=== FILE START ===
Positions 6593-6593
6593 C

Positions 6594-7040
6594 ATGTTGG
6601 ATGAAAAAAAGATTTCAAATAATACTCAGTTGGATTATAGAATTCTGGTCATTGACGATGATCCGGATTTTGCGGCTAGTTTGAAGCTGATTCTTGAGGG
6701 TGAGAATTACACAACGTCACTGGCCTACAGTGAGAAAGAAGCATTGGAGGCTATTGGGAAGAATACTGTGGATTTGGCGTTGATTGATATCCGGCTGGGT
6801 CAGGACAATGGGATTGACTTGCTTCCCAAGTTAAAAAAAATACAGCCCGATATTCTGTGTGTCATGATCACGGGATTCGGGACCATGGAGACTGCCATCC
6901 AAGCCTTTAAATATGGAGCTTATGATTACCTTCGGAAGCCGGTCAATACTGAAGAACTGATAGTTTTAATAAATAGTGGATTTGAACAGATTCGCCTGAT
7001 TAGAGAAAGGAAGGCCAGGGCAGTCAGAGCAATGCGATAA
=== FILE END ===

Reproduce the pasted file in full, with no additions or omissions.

Positions 6593-6593
6593 C

Positions 6594-7040
6594 ATGTTGG
6601 ATGAAAAAAAGATTTCAAATAATACTCAGTTGGATTATAGAATTCTGGTCATTGACGATGATCCGGATTTTGCGGCTAGTTTGAAGCTGATTCTTGAGGG
6701 TGAGAATTACACAACGTCACTGGCCTACAGTGAGAAAGAAGCATTGGAGGCTATTGGGAAGAATACTGTGGATTTGGCGTTGATTGATATCCGGCTGGGT
6801 CAGGACAATGGGATTGACTTGCTTCCCAAGTTAAAAAAAATACAGCCCGATATTCTGTGTGTCATGATCACGGGATTCGGGACCATGGAGACTGCCATCC
6901 AAGCCTTTAAATATGGAGCTTATGATTACCTTCGGAAGCCGGTCAATACTGAAGAACTGATAGTTTTAATAAATAGTGGATTTGAACAGATTCGCCTGAT
7001 TAGAGAAAGGAAGGCCAGGGCAGTCAGAGCAATGCGATAA